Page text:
ASIC has settled legal proceedings against Bank of Queensland (BoQ), Senrac and Macquarie Bank on behalf of two former Storm investors, Barry and Deanna Doyle.
Without admission, BOQ, Senrac and Macquarie have agreed to pay $1,100,000, which will fully compensate Barry and Deanna Doyle for their financial loss arising from their Storm investments, as calculated by independent experts retained for the proceedings and as calculated by ASIC.
A three-week trial was due to commence on 3 June, 2013, in the Federal Court of Australia, “to hold the banks accountable for their role in the losses suffered by those who invested through Storm and to establish a basis upon which the Doyles, and ultimately other Storm investors, could achieve fair and adequate compensation,” said ASIC Chairman Greg Medcraft.
Allegations against BoQ and Macquarie were for breach of contract, unconscionable conduct and liability as linked credit providers of Storm. Medcraft said the allegations had provided a template for similar allegations that have been raised in class actions brought on behalf of investors against BoQ, Macquarie and CBA.
“ASIC will continue its efforts to achieve fair compensation for all former Storm investors,” Medcraft said.
Claims similar to those made in the Doyle proceedings were made in the Richards class action against Macquarie.
Under the class action settlement negotiated by solicitors of Levitt Robinson and Macquarie, approximately 70% of class action members would recover about 18% of their lost ‘net equity’ (as estimated by Levitt Robinson).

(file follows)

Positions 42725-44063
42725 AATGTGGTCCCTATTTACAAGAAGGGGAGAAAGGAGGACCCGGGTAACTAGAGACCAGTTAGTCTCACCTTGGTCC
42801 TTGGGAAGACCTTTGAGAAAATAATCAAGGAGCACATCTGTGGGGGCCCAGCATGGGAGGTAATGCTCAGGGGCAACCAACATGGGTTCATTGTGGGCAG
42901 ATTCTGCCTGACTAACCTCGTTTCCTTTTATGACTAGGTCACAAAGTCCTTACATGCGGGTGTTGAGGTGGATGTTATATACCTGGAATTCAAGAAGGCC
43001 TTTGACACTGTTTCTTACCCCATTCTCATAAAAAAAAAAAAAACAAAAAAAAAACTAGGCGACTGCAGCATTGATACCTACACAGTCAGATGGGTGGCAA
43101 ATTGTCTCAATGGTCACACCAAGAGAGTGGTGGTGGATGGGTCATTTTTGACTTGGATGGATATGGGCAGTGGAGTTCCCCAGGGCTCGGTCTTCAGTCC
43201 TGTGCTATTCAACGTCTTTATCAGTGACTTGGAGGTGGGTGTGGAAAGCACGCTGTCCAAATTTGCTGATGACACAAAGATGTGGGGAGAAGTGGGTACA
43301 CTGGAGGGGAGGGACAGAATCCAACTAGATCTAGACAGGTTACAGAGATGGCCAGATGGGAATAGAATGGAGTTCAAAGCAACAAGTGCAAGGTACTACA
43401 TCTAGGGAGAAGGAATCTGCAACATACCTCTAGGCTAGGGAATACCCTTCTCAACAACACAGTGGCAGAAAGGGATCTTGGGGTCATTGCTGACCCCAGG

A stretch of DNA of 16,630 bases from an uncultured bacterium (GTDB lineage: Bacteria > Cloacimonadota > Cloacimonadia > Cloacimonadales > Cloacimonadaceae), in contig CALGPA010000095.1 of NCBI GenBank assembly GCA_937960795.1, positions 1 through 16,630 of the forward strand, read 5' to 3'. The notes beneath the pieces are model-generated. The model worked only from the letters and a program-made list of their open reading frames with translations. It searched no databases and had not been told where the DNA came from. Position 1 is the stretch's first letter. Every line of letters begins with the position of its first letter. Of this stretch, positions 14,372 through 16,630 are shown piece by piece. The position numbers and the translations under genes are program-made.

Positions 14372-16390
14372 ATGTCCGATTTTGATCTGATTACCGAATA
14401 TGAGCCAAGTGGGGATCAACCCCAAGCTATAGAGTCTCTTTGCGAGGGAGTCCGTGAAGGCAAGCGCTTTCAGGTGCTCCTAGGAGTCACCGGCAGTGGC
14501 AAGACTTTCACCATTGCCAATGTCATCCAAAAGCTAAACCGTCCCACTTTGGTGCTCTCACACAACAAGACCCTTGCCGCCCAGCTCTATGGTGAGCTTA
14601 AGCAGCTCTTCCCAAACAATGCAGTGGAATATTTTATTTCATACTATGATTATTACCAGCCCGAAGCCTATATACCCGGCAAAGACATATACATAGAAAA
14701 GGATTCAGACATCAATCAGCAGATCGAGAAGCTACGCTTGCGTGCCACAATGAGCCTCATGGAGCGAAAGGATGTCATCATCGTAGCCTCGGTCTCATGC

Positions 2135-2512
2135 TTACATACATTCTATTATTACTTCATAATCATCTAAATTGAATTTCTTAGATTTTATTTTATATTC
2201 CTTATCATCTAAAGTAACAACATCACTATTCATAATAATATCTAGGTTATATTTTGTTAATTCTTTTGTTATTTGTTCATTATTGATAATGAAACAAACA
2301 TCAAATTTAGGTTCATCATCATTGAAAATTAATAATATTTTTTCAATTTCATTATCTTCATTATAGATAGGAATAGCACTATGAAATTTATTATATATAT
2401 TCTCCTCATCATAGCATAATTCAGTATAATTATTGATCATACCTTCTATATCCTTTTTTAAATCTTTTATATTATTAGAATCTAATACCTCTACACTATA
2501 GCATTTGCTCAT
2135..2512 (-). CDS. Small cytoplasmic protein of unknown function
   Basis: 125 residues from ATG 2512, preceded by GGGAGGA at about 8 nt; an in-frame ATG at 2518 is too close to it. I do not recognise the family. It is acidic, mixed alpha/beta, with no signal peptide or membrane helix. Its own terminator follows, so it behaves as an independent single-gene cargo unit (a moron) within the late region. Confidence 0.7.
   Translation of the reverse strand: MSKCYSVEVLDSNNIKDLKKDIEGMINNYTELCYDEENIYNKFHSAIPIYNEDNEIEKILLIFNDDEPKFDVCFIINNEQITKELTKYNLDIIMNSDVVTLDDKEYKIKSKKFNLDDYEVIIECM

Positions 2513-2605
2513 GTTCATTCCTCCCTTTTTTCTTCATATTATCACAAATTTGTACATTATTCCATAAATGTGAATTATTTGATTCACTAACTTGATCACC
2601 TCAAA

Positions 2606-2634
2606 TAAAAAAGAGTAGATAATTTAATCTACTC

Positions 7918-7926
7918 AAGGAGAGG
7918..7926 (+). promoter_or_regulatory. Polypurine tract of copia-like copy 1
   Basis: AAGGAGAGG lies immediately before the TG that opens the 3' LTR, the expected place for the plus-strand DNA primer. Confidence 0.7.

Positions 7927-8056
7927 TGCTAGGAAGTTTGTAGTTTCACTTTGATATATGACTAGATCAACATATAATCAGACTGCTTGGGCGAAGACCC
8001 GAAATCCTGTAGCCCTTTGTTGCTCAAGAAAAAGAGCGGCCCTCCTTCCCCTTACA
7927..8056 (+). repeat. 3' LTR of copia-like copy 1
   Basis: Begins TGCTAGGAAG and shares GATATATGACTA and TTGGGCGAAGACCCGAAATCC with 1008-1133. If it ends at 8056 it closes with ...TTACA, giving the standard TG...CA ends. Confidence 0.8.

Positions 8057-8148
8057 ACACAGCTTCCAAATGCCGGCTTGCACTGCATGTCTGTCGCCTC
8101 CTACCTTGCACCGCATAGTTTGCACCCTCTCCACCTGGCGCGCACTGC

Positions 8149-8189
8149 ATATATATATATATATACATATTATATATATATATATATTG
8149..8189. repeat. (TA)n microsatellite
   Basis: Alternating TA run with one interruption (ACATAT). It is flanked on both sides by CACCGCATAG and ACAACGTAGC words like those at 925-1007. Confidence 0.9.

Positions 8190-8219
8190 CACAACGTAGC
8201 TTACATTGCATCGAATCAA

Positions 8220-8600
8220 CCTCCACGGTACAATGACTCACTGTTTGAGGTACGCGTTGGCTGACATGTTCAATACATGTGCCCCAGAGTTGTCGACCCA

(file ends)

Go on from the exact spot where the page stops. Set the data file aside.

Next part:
The remaining class action members, who contributed in varying amounts to the funding of the class action, would be reimbursed their legal costs and also compensated for approximately 42% of their lost ‘net equity’ (as estimated by Levitt Robinson). In return for receiving this compensation, members of the Richards class action would be required to give up any further claims against Macquarie in respect of Storm.
ASIC has appealed the Federal Court's approval of the Richards class action settlement. ASIC’s appeal raises the question whether the class action settlement was unfair to the 70% of class action members who did not, or were unable to, contribute to the funding of the action.
The Federal Court is yet to set a date for delivery of its judgment in ASIC's unregistered managed investment scheme action against Storm, BoQ and Macquarie.